ere's the closing zinger from an article in this weekend's New York Times Magazine:
[The] New Calvinism underscores a curious fact: the doctrine of total human depravity has always had a funny way of emboldening, rather than humbling, its adherents.
Reading that sentence made me feel a little like David must have felt when he was on the receiving end of Shimei's angry tirade in
2 Samuel 16:5-13. While I don't think it's a fair evaluation of Calvinism per se, there's enough truth in the remark to warrant a humble acceptance of the rebuke.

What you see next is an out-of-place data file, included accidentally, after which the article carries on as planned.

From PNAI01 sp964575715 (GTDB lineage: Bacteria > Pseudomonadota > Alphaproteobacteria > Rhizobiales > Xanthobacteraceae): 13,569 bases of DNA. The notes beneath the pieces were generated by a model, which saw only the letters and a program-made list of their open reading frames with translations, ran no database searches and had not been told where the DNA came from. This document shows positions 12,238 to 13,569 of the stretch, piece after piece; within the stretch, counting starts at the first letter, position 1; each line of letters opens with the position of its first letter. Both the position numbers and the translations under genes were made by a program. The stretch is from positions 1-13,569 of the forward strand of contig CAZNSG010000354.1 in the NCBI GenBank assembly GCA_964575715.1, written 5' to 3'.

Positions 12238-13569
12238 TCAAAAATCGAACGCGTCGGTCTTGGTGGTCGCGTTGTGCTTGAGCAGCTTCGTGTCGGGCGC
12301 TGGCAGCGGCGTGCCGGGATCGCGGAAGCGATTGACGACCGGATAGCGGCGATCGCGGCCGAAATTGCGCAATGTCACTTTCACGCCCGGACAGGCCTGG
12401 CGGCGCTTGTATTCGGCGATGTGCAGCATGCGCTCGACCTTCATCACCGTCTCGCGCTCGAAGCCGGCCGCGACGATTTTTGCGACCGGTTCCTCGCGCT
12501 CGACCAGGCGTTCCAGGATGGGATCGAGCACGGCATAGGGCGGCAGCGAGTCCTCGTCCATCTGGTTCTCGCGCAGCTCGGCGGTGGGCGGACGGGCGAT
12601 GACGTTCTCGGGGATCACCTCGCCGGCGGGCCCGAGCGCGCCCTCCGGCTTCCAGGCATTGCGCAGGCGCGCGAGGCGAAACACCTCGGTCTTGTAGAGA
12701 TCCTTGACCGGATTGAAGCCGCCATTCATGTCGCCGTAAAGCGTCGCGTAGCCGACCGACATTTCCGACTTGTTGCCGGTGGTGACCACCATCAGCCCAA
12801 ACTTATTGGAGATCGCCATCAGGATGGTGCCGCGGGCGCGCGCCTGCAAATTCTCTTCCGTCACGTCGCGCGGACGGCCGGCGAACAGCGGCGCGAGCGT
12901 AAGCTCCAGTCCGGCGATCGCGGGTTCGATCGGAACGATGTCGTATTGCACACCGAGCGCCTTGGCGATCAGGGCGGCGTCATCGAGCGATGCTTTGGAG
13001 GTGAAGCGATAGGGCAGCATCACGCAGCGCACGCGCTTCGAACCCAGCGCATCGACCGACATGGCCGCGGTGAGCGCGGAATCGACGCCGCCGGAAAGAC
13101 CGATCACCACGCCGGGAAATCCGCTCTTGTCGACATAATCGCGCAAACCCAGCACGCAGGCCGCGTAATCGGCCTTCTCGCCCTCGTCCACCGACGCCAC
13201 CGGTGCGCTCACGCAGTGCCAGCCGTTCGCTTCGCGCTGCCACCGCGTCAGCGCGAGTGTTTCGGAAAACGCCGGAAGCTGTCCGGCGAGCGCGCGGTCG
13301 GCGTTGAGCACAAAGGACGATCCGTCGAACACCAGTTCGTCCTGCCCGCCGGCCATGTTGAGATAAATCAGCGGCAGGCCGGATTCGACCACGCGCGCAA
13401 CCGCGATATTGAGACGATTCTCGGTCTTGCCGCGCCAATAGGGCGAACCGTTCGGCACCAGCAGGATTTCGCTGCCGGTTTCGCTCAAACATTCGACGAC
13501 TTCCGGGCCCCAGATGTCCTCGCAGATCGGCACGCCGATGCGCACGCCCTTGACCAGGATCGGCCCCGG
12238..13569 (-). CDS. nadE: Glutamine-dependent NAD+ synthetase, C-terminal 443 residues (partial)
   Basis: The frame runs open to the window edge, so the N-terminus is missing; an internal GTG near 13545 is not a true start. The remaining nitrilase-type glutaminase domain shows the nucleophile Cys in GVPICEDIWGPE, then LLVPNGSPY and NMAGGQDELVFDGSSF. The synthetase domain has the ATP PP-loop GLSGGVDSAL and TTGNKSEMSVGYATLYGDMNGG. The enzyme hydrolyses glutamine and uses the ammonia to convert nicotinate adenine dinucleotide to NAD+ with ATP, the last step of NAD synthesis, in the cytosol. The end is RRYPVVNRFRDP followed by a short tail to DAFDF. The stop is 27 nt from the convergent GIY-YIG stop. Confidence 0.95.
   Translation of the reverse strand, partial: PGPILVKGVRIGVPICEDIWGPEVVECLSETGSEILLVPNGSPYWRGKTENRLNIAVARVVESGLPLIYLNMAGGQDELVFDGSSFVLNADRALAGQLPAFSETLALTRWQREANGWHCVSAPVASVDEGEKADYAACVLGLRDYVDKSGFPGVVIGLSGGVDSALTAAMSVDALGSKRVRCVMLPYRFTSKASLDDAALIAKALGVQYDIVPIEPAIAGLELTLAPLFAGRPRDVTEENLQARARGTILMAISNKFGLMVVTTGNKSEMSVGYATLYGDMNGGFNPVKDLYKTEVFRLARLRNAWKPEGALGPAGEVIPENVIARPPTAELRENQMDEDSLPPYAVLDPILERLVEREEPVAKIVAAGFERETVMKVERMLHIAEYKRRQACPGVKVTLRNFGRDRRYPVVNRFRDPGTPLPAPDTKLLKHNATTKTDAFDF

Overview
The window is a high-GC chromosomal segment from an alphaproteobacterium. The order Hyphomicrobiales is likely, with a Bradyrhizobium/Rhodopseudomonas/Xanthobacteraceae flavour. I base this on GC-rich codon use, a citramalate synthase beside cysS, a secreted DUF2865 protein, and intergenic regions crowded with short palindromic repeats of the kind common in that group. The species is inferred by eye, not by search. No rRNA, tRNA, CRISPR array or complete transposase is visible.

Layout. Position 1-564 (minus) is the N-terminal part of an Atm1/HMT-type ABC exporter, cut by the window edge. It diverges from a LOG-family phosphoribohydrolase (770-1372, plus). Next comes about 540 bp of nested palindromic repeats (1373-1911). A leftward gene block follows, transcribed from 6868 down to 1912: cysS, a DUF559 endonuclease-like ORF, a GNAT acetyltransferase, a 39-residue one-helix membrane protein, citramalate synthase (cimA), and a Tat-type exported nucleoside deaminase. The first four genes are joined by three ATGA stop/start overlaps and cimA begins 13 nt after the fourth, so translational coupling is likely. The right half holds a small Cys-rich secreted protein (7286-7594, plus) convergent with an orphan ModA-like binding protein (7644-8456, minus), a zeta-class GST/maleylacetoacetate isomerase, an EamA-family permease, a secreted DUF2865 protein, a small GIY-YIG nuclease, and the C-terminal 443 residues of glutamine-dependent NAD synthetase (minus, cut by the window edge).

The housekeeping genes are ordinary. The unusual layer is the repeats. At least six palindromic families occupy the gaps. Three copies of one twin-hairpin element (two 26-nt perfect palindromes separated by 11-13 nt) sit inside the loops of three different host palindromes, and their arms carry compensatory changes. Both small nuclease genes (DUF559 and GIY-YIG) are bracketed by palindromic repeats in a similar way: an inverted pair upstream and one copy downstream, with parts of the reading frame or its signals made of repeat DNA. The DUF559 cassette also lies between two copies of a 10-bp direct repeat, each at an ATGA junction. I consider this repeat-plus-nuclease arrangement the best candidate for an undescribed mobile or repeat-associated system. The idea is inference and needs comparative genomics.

We can quibble about the "always." We can also argue that Mark Driscoll (he's who the article is about) is atypical in just about every way. We can point out that "Calvinism" is by no means the root of the Mars-Hill-Seattle idiosyncrasies the NYT writer was criticizing. We can also plead that in a postmodern world where doubt has been canonized as a virtue, any sort of strong conviction is going to be dismissed as "arrogant."
Still, that remark about Calvinistic arrogance has too much truth in it to be dismissed completely.
What do you think? Talk amongst yourselves.
(And let's not make this thread about Driscoll, OK?)